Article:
4.  Synchronicity. Luck is where preparation meets opportunity.

5.  Strength. Life is tough. Decide to be tougher. If Plan A doesn’t work, the alphabet has 25 more letters. {Click to share this on Twitter!}

6.  Sisterhood. Connect and do something nice for someone. Karma is a boomerang.

Claire has another piece of advice for late bloomers — pick one thing. The grass is always greener in front of the book you’re not writing.

Creative people are good at lots of things. But if you choose one and focus all your energy and creativity on it, you’ll go from good to better. I can’t tell you how many times an aspiring writer has told me about her partially completed drafts of two novels and three short stories, not to mention that screenplay, all of which she’s abandoned because she just got a great idea for a children’s book.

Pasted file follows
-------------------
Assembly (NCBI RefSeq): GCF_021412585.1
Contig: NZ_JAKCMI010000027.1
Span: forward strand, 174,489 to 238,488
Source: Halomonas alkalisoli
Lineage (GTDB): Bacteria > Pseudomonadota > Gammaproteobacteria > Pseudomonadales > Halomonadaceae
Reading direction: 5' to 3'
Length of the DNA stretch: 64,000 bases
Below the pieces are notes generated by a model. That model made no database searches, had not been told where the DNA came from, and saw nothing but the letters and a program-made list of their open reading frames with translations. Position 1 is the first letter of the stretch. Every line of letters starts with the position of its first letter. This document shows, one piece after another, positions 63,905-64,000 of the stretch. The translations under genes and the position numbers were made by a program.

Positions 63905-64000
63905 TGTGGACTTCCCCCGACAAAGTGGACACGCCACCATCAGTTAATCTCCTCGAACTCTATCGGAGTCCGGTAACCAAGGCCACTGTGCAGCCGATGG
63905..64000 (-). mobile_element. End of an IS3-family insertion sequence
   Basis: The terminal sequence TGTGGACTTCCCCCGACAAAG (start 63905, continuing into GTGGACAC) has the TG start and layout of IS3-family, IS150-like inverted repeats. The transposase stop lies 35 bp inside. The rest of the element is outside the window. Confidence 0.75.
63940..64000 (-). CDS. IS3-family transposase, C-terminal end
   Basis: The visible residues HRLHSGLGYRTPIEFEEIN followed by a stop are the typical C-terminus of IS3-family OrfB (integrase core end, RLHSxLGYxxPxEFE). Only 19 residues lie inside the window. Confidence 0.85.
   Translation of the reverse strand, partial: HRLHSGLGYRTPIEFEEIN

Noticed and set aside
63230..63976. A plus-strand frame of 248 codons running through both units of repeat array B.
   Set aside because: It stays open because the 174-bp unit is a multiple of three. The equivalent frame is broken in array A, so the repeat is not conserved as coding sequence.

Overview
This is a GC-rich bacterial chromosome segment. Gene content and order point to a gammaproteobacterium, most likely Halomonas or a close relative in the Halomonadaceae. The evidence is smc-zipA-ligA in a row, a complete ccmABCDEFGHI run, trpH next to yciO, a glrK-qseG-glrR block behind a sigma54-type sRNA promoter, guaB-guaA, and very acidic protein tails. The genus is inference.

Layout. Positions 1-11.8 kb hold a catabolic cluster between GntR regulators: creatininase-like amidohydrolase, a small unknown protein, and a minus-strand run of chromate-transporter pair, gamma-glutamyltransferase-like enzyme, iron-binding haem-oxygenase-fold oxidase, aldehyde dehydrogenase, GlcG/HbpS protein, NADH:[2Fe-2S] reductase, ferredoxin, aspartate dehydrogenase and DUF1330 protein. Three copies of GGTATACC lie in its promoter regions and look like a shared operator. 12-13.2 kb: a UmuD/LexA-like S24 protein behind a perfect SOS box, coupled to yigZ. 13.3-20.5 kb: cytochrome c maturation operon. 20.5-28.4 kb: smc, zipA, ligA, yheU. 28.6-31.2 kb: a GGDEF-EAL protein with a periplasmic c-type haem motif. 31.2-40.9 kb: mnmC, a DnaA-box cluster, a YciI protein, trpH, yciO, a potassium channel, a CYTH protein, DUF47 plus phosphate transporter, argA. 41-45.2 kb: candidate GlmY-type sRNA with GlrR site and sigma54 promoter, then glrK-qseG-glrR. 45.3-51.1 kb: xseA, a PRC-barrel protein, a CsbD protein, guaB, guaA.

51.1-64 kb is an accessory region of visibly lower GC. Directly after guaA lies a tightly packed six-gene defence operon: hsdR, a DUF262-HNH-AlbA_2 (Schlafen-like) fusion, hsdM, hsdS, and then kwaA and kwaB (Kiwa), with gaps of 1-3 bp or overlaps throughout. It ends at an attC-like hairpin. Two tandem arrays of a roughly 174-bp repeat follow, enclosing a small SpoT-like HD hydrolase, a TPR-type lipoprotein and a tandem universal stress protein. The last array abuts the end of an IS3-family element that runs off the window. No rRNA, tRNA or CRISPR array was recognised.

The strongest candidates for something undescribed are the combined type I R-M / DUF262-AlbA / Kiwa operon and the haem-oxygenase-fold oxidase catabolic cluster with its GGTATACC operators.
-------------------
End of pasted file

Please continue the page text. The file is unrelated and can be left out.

Claire Cook's Passage to Your Next Chapter at LaterBloomer.com
Author Claire Cook

I cover this in Why Are Some People Late Bloomers? Focus doesn’t mean giving up your passions.But Claire eventually channeled her various jobs into her characters, and you might need to find an unconventional outlet that blends your passions into your dream.

Claire Cook, however, proves don’t need to find the perfect desk to write that first novel, you don’t need to quit your day job to find happiness, and you don’t actually need to land on Dancing With The Stars to find your groove!

Do you have a piece of unconventional wisdom that’s helped you tackle a dream?  

Sources

24 Responses

  1. Pat O'Dea Rosen
    | Reply

    Love this post, Debra! Thanks for reminding me how much I enjoyed MUST LIKE DOGS. Your synopsis of WALLFLOWER IN BLOOM hooked me, and isn’t that cover stunning?

    • Debra Eve
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      Thanks, Pat. I saw Must Love Dogs, but never read the book (it’s on my Kindle now). But I had to read Wallflower in Bloom! Claire is so talented, especially at characterization. I think you’ll love it